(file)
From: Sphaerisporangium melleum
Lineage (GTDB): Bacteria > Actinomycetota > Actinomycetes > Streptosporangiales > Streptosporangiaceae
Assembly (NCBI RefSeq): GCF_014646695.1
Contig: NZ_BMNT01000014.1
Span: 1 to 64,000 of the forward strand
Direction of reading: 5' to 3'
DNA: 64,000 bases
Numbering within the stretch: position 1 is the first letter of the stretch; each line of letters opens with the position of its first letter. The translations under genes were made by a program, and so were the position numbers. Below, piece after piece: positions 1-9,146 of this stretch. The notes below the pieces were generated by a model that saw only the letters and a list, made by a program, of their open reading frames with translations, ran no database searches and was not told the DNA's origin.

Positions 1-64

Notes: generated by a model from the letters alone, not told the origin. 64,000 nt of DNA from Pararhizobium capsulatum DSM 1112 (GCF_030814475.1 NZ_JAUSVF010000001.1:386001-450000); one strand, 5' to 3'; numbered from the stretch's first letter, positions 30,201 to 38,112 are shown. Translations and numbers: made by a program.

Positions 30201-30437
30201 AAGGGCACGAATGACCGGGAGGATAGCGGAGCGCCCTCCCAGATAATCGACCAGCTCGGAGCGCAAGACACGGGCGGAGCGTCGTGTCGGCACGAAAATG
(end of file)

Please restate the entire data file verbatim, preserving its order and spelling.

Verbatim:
From: Sphaerisporangium melleum
Lineage (GTDB): Bacteria > Actinomycetota > Actinomycetes > Streptosporangiales > Streptosporangiaceae
Assembly (NCBI RefSeq): GCF_014646695.1
Contig: NZ_BMNT01000014.1
Span: 1 to 64,000 of the forward strand
Direction of reading: 5' to 3'
DNA: 64,000 bases
Numbering within the stretch: position 1 is the first letter of the stretch; each line of letters opens with the position of its first letter. The translations under genes were made by a program, and so were the position numbers. Below, piece after piece: positions 1-9,146 of this stretch. The notes below the pieces were generated by a model that saw only the letters and a list, made by a program, of their open reading frames with translations, ran no database searches and was not told the DNA's origin.

Positions 1-64

Notes: generated by a model from the letters alone, not told the origin. 64,000 nt of DNA from Pararhizobium capsulatum DSM 1112 (GCF_030814475.1 NZ_JAUSVF010000001.1:386001-450000); one strand, 5' to 3'; numbered from the stretch's first letter, positions 30,201 to 38,112 are shown. Translations and numbers: made by a program.

Positions 30201-30437
30201 AAGGGCACGAATGACCGGGAGGATAGCGGAGCGCCCTCCCAGATAATCGACCAGCTCGGAGCGCAAGACACGGGCGGAGCGTCGTGTCGGCACGAAAATG